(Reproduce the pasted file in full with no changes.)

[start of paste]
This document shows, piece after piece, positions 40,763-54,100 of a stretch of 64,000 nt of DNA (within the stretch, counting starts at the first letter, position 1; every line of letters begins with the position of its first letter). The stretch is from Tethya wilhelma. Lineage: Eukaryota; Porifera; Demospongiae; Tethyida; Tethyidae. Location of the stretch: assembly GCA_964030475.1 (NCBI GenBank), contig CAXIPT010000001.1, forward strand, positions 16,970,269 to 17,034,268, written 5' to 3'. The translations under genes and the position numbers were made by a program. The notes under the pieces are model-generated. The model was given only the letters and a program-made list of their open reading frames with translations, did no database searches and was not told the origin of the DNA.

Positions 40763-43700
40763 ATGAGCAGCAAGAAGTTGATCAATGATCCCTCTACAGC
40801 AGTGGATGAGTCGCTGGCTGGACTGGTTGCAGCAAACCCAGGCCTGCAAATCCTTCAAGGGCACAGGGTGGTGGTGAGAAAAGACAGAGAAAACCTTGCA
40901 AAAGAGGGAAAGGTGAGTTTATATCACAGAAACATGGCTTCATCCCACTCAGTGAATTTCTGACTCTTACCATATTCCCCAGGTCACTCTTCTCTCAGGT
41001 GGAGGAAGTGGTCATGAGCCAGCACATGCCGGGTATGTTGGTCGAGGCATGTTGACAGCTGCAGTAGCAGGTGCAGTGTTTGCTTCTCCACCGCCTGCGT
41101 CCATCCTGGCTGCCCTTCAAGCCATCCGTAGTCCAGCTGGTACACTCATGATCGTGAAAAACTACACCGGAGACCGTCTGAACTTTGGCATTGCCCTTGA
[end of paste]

This document shows, piece after piece, positions 40,763-54,100 of a stretch of 64,000 nt of DNA (within the stretch, counting starts at the first letter, position 1; every line of letters begins with the position of its first letter). The stretch is from Tethya wilhelma. Lineage: Eukaryota; Porifera; Demospongiae; Tethyida; Tethyidae. Location of the stretch: assembly GCA_964030475.1 (NCBI GenBank), contig CAXIPT010000001.1, forward strand, positions 16,970,269 to 17,034,268, written 5' to 3'. The translations under genes and the position numbers were made by a program. The notes under the pieces are model-generated. The model was given only the letters and a program-made list of their open reading frames with translations, did no database searches and was not told the origin of the DNA.

Positions 40763-43700
40763 ATGAGCAGCAAGAAGTTGATCAATGATCCCTCTACAGC
40801 AGTGGATGAGTCGCTGGCTGGACTGGTTGCAGCAAACCCAGGCCTGCAAATCCTTCAAGGGCACAGGGTGGTGGTGAGAAAAGACAGAGAAAACCTTGCA
40901 AAAGAGGGAAAGGTGAGTTTATATCACAGAAACATGGCTTCATCCCACTCAGTGAATTTCTGACTCTTACCATATTCCCCAGGTCACTCTTCTCTCAGGT
41001 GGAGGAAGTGGTCATGAGCCAGCACATGCCGGGTATGTTGGTCGAGGCATGTTGACAGCTGCAGTAGCAGGTGCAGTGTTTGCTTCTCCACCGCCTGCGT
41101 CCATCCTGGCTGCCCTTCAAGCCATCCGTAGTCCAGCTGGTACACTCATGATCGTGAAAAACTACACCGGAGACCGTCTGAACTTTGGCATTGCCCTTGA